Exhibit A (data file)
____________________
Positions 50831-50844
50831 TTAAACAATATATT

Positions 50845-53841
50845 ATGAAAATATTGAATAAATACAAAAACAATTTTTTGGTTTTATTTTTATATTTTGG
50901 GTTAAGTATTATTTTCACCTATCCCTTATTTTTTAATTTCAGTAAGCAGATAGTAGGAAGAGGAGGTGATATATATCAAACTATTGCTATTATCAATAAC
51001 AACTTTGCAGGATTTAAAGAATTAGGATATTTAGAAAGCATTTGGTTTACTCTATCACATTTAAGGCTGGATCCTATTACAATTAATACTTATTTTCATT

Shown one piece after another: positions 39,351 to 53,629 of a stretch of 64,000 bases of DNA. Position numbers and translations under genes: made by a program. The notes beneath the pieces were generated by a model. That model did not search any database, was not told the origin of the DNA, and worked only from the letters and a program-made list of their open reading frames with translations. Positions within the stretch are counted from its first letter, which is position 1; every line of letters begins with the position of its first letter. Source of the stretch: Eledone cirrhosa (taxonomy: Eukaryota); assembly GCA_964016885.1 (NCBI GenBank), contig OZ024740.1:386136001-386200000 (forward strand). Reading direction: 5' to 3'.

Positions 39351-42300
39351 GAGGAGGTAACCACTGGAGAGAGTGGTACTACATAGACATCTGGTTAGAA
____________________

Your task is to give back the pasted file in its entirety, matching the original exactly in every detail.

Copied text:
Positions 50831-50844
50831 TTAAACAATATATT

Positions 50845-53841
50845 ATGAAAATATTGAATAAATACAAAAACAATTTTTTGGTTTTATTTTTATATTTTGG
50901 GTTAAGTATTATTTTCACCTATCCCTTATTTTTTAATTTCAGTAAGCAGATAGTAGGAAGAGGAGGTGATATATATCAAACTATTGCTATTATCAATAAC
51001 AACTTTGCAGGATTTAAAGAATTAGGATATTTAGAAAGCATTTGGTTTACTCTATCACATTTAAGGCTGGATCCTATTACAATTAATACTTATTTTCATT

Shown one piece after another: positions 39,351 to 53,629 of a stretch of 64,000 bases of DNA. Position numbers and translations under genes: made by a program. The notes beneath the pieces were generated by a model. That model did not search any database, was not told the origin of the DNA, and worked only from the letters and a program-made list of their open reading frames with translations. Positions within the stretch are counted from its first letter, which is position 1; every line of letters begins with the position of its first letter. Source of the stretch: Eledone cirrhosa (taxonomy: Eukaryota); assembly GCA_964016885.1 (NCBI GenBank), contig OZ024740.1:386136001-386200000 (forward strand). Reading direction: 5' to 3'.

Positions 39351-42300
39351 GAGGAGGTAACCACTGGAGAGAGTGGTACTACATAGACATCTGGTTAGAA